I was standing at the Secondary Black Bear Overlook. A whiny, scratchy, mew sound was coming from the shrubs just inside the chain-link fence and to the left. I knew from the sound that it was a yellow-bellied sapsucker, but I couldn’t see the bird. The woodpecker was making quite a bit of noise, but where was it.
Finally, I could see the fresh wells drilled by the bird. The wells were on the main trunk of a viburnum which was on the back side of another shrub. The bird was very enthusiastic about its work, vocalizing loudly as it drilled. I wanted to get a photo.
I managed three or four shots before the bird got wise to my spying and took off. Here they are, shot through the chain-link, through the first shrub and part of the viburnum.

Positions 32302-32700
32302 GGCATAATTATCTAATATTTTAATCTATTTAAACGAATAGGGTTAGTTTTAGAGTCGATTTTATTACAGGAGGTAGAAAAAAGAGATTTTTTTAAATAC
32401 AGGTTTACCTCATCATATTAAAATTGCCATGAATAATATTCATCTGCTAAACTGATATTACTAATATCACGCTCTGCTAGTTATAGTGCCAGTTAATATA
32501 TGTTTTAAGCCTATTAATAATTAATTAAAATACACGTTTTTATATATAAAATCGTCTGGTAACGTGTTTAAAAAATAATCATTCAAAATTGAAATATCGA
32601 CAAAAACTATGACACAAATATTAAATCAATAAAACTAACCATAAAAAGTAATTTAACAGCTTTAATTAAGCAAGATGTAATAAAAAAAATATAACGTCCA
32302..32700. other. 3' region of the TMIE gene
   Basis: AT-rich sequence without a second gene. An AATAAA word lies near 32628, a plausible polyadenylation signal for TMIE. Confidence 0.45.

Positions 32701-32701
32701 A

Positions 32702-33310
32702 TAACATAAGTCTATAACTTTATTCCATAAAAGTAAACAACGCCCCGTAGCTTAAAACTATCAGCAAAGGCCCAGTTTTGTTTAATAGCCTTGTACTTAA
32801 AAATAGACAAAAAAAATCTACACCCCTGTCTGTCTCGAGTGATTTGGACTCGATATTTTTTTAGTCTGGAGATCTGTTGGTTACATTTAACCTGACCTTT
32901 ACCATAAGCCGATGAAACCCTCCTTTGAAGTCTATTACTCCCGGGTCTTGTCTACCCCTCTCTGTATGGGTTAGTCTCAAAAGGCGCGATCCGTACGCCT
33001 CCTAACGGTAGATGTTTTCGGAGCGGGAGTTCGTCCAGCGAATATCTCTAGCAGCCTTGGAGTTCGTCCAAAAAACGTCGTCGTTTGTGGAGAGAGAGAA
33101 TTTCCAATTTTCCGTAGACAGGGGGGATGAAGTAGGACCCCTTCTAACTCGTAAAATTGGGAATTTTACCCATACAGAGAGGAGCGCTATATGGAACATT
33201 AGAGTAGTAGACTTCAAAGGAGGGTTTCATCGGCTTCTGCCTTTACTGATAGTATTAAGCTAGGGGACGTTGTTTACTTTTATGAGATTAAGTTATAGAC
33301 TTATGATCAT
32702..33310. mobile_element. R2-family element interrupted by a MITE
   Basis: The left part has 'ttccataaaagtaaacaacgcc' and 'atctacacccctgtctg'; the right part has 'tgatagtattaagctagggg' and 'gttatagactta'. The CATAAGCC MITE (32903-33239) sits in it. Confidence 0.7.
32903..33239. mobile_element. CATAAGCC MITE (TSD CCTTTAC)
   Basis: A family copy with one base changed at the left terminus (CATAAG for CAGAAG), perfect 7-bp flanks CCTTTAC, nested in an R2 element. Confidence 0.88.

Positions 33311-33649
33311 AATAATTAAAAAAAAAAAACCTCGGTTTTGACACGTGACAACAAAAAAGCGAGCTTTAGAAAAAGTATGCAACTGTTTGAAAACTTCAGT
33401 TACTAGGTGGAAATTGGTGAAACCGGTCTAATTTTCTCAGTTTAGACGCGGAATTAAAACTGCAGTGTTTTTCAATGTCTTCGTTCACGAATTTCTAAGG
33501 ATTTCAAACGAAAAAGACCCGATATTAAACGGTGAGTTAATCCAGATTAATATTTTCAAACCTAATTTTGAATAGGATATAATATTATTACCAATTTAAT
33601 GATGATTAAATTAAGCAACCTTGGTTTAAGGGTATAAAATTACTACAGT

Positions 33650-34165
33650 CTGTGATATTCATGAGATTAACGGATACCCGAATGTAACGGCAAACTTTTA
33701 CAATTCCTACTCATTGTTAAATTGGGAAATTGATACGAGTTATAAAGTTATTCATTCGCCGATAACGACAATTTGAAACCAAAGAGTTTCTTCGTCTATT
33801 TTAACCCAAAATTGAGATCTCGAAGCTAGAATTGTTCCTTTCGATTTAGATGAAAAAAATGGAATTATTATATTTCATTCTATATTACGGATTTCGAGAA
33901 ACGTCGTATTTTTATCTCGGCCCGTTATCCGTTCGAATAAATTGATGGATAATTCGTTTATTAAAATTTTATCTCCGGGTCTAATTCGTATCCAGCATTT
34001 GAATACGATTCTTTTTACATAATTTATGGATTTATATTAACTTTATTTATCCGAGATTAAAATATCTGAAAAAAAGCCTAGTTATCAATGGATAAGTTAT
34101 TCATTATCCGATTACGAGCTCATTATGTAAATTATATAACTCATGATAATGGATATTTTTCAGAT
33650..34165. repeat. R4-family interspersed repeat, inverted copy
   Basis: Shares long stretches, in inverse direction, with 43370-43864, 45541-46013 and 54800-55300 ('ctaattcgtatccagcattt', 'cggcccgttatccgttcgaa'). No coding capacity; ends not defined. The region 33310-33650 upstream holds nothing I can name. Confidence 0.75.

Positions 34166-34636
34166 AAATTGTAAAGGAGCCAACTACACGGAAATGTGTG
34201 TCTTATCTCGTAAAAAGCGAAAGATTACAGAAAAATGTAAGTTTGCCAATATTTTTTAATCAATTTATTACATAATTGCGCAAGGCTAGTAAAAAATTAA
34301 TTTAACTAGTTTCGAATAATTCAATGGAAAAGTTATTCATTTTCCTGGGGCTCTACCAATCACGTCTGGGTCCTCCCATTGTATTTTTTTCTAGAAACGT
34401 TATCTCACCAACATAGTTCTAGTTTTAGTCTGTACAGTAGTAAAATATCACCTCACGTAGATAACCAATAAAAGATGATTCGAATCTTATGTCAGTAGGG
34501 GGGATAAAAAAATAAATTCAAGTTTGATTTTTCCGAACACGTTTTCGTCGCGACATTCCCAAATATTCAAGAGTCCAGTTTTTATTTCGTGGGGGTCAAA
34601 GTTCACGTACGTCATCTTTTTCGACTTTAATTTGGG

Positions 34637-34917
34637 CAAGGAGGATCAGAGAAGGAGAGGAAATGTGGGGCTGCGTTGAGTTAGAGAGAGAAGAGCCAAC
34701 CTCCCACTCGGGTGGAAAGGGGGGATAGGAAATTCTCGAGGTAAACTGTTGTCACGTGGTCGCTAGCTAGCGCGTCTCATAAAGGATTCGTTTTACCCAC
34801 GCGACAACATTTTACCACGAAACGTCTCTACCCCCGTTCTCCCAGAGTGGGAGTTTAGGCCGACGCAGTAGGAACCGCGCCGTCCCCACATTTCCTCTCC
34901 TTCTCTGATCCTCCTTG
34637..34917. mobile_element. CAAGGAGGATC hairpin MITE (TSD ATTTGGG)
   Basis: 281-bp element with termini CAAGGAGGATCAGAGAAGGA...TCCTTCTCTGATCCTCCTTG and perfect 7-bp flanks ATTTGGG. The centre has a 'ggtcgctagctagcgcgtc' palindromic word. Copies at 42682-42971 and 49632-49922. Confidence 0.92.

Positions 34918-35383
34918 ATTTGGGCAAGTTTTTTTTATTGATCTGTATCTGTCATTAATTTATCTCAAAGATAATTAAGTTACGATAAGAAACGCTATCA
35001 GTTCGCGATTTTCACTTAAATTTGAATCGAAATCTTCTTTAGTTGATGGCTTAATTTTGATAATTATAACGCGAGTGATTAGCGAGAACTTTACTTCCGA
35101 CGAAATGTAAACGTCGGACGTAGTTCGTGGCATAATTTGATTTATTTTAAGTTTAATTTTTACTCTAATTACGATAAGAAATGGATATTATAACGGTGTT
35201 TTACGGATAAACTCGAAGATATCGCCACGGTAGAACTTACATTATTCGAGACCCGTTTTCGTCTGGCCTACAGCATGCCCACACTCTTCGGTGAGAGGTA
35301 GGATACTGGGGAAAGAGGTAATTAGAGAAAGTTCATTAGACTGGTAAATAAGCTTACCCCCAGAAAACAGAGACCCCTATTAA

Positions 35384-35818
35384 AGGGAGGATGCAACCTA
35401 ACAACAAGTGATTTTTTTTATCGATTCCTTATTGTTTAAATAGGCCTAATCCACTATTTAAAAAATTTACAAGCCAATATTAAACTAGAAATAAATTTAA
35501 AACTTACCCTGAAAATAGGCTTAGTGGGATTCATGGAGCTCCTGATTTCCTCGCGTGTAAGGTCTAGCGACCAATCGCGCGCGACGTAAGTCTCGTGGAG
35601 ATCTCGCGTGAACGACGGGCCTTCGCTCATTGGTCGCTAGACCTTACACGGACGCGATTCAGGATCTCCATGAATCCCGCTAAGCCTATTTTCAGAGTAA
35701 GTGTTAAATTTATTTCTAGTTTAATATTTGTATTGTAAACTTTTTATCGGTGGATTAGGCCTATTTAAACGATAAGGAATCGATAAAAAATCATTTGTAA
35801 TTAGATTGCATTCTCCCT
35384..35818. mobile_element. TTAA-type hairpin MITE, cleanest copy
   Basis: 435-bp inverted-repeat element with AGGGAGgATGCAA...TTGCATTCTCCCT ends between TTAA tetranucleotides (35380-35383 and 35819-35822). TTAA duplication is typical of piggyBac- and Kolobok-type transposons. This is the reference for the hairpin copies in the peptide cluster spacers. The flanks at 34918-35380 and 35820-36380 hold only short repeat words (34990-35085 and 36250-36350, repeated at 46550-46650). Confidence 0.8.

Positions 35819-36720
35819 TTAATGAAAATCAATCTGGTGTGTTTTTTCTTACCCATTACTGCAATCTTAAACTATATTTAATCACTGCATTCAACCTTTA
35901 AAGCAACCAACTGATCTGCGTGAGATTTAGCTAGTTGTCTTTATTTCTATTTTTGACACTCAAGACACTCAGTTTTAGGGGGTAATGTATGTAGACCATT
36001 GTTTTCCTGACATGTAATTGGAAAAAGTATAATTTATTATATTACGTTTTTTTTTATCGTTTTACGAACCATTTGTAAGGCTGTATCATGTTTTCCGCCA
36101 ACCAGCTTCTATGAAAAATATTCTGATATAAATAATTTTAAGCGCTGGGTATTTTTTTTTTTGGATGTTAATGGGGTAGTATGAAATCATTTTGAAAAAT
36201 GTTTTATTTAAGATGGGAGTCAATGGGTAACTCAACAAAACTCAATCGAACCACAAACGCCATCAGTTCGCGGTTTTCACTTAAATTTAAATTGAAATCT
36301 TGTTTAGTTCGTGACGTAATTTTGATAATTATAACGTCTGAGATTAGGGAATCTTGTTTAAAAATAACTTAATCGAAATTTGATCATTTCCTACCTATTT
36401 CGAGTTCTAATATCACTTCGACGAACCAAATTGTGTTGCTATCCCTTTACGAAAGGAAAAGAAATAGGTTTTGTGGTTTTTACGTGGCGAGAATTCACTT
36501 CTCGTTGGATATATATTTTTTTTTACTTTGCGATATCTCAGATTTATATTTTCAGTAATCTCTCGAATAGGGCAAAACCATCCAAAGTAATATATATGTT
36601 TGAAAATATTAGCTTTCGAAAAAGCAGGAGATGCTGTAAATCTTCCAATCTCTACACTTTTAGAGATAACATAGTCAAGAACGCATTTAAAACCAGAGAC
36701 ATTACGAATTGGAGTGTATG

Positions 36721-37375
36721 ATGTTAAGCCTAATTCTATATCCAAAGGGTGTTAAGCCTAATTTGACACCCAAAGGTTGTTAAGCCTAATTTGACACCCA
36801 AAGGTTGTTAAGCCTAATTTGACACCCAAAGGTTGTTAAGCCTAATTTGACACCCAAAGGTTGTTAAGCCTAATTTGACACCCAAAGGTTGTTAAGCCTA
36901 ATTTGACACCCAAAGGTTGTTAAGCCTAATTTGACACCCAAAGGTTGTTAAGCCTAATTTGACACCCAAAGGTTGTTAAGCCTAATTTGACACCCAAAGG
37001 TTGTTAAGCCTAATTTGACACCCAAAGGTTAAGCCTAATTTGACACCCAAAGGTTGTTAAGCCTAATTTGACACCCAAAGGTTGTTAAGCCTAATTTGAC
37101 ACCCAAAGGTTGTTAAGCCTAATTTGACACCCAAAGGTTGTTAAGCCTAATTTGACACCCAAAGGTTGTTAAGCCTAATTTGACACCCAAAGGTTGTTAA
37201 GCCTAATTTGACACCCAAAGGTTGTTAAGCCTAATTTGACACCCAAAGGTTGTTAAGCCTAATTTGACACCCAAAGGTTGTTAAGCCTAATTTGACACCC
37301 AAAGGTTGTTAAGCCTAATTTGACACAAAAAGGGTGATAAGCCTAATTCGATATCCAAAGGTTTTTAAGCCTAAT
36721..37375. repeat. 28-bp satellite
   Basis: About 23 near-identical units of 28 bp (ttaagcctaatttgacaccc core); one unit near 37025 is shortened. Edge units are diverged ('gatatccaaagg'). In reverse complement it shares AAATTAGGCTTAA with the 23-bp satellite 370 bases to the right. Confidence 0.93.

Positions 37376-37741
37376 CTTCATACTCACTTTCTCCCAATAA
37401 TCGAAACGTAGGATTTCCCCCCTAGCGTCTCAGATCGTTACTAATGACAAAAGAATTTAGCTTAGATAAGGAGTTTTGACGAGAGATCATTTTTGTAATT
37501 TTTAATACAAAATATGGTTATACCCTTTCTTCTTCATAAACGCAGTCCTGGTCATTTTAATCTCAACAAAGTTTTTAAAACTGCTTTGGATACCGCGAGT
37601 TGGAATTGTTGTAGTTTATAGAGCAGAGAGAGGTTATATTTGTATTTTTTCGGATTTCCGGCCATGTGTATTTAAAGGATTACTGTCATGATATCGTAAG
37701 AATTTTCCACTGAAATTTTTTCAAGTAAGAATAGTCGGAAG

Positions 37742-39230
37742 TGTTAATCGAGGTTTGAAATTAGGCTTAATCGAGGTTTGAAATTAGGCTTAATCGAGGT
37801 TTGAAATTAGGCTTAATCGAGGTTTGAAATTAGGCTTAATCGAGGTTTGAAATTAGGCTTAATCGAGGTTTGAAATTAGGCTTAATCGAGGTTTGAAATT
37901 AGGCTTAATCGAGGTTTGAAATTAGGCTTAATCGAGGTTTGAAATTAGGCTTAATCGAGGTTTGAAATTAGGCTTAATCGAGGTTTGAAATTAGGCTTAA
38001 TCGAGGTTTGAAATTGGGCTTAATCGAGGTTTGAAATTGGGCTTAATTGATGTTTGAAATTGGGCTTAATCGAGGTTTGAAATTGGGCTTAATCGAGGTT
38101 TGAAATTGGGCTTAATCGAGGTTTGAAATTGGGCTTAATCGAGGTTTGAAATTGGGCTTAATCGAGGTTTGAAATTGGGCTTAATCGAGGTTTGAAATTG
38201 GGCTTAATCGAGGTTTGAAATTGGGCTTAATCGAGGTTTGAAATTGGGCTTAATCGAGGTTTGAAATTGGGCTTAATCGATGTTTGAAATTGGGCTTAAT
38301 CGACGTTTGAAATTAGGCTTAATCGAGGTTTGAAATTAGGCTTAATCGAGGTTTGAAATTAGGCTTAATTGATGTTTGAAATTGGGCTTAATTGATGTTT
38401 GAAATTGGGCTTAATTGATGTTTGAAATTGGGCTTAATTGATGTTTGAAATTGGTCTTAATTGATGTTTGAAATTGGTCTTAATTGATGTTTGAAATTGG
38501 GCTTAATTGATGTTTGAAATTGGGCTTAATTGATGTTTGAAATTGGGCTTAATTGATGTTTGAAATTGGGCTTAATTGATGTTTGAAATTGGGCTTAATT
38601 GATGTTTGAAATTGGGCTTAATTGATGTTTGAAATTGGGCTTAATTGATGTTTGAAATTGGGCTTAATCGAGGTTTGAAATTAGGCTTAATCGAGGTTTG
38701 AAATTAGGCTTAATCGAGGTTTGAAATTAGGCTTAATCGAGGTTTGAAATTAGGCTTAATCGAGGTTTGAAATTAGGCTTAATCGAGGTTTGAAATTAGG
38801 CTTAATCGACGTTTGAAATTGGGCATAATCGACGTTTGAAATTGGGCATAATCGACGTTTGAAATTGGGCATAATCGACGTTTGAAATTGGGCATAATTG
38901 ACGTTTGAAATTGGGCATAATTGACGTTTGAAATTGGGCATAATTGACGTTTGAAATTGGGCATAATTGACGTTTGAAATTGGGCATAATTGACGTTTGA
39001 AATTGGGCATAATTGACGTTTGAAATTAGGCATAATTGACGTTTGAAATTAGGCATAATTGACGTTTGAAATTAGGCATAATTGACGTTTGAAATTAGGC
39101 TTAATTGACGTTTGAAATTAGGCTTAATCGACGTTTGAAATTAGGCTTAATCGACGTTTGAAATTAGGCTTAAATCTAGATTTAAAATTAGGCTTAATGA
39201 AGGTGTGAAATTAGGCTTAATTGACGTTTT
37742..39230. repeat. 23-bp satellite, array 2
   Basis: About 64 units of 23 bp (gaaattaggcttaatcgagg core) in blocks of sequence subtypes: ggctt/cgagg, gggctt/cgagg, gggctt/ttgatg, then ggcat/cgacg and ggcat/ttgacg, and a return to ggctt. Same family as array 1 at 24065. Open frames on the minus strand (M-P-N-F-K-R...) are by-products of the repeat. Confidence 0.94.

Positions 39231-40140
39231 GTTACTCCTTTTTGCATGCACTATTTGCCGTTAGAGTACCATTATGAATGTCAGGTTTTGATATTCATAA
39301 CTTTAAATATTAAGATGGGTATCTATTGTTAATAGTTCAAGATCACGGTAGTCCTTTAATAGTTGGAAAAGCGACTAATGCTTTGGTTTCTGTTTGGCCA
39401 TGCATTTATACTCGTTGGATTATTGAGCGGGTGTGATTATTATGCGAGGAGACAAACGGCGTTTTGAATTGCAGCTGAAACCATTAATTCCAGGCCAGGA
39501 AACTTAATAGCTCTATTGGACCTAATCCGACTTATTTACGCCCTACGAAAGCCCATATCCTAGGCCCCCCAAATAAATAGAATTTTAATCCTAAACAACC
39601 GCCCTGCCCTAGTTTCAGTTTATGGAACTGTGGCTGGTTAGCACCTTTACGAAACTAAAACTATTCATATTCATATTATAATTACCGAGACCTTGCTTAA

This sapsucker will make frequent stops at this shrub to check on the sap flow, especially after this current freeze. Once it warms again, even slightly, there may be sap flowing, the wells will fill and this and other birds will be drawn to the wells for both the sap and any insects that may be awakened by the thaw. So, if you’re at the Secondary Black Bear Overlook in the near future, keep an ear and eye opened, you may get a sneak peek into the life of a woodpecker.